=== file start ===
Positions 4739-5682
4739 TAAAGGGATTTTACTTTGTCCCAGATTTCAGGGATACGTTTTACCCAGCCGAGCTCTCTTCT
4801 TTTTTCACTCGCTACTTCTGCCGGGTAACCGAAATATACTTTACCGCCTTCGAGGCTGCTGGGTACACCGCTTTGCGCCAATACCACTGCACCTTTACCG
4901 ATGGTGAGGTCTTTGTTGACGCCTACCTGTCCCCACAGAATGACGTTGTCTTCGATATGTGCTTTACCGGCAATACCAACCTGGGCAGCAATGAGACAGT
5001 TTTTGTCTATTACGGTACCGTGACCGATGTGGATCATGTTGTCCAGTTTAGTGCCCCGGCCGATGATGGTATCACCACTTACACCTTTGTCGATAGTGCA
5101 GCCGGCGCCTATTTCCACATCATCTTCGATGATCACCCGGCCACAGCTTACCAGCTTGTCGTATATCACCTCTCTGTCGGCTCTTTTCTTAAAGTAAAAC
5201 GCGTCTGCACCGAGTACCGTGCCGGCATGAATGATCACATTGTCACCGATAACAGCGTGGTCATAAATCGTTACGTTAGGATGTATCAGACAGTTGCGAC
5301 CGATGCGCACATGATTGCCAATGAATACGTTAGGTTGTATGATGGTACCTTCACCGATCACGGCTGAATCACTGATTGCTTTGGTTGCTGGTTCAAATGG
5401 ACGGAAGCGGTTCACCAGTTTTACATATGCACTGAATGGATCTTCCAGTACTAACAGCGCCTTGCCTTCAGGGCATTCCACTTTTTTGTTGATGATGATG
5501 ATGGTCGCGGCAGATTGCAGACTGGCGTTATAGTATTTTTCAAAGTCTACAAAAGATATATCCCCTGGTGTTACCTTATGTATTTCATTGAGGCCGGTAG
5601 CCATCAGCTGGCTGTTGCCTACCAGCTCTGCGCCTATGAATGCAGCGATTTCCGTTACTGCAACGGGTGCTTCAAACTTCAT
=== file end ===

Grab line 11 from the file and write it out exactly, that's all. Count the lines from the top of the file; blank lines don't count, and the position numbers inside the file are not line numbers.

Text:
5601 CCATCAGCTGGCTGTTGCCTACCAGCTCTGCGCCTATGAATGCAGCGATTTCCGTTACTGCAACGGGTGCTTCAAACTTCAT